Explorations in Black Leadership

Co-Directed by Phyllis Leffler & Julian Bond

How Leaders are Made

BOND: Let me ask you about how leaders are made. Some people think leaders are made in three ways -- great people cause great events and leaders emerge, or movements make leaders, or the confluence of unpredictable events creates leaders appropriate to the time.


WILLIAMS: The latter two.


BOND: The latter two?




BOND: That movements make leaders?




BOND: Do leaders ever make movements?


WILLIAMS: Hitler did.


BOND: Well, could you argue that Hitler took advantage of sort of latent anti-Semitism and German nationalism, that he took advantage of something that was already there but that needed a leader?


WILLIAMS: But he still created a movement. It was not a good movement.


BOND: No, but it was a movement. It was a movement.


WILLIAMS: It was a movement.


BOND: So, what about Martin Luther King? Now, it's arguable that there was going to be a movement in Montgomery and somebody picked him, said, "You be in charge of this." He didn't create it.


WILLIAMS: The times that we were in selected him.


BOND: So, you don't think it ever happens that great people causing great events? That was the choice you didn't make of the three.


WILLIAMS: I think the circumstances and the times make great people. I don't think you start out being great. You don't know who you are until you go through the fires of life, the trials of life. I mean, you look at someone like a Nixon. Look at someone like a Dr. Martin Luther King or Gandhi. It's the time and the circumstances. It's the struggle that make leaders. You cannot be a leader unless you go through a struggle and you've got to have the moral fiber and the moral character and you've got to have moral restraint in order to be a leader lest you end up destroying yourself and many of the people around you.


BOND: What about the prospect that somebody becomes a leader in this field, in these events, and then suddenly he finds him or herself on another occasion, separate from the first, and takes that greatness that he exhibited here and turns into a leadership role here. That can happen.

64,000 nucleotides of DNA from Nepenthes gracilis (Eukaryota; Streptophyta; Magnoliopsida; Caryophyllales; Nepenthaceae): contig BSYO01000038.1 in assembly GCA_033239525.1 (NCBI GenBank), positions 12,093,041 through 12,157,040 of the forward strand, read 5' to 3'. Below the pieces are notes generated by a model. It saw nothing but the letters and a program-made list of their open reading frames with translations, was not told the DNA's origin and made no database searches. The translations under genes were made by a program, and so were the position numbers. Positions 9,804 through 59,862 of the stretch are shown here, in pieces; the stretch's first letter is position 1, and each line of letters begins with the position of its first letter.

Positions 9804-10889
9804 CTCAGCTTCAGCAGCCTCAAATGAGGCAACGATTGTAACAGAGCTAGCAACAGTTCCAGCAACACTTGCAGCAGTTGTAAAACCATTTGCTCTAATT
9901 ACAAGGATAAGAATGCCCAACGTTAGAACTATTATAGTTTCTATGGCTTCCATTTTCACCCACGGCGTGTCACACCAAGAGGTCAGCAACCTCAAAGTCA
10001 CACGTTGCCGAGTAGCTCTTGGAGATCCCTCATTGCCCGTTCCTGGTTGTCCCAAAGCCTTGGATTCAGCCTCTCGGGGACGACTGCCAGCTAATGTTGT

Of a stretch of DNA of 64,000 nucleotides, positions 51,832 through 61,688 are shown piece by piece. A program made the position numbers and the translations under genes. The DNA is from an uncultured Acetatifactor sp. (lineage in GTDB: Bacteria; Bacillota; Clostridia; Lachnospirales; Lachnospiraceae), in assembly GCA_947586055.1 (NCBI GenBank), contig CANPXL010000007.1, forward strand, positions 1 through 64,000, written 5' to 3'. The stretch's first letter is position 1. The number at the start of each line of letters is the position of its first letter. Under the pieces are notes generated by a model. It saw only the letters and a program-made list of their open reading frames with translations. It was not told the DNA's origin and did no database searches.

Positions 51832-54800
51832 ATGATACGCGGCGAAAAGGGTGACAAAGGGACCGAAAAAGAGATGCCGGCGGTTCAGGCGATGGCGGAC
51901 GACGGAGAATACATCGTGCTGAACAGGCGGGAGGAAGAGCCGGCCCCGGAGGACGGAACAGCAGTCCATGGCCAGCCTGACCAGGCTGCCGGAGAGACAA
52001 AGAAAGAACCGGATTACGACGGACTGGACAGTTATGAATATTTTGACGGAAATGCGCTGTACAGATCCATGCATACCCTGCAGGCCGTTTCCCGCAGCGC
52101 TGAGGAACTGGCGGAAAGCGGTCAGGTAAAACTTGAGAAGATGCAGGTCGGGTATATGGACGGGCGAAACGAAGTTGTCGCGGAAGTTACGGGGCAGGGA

WILLIAMS: Oh, yes. That happens often. We have examples of that. No question.


BOND: Do you see your legitimacy as a leader grounded in your ability to persuade people to follow your vision or -- and these don't have to be separate -- or in your ability to articulate the agenda of a movement?


WILLIAMS: Well, I think you have to be able to articulate the agenda of a movement but I think what is even more important than that is that people see in you something you cannot see in yourself. I think the people around you create the leadership because most people who become leaders should never want to become that. If your desire is to become that, if that's what you're sitting around for, you're not going to make the best leader, but if people come to you and especially if you're humble and it's not something that you really want and they demand of you that "We need you at this time, you're the only person that can do this, we've watched your life and we will follow you. We believe in you." Then you already have the trust of the people instead of forcing your trust on the people. I would rather for the people to force me into leadership than the other way around.


BOND: But there are occasions when people force themselves into leadership because of their ego.


WILLIAMS: Like Hitler.


BOND: Yes, or even people in our own society. I don't want to mention any names, but I think there're people who just say, "I'm the leader, you know, follow me."


WILLIAMS: Like Jesse Jackson.


BOND: Well, I won't say that.


WILLIAMS: No, you didn't.


BOND: But somebody who says, "I'm the leader, follow me." And some people follow that person just because that person has said I'm a leader and acts like a leader and looks like a leader and hasn't led --


WILLIAMS: Anybody will follow you for a while. Anybody will give someone a chance, but to earn that trust and to keep it is the real issue.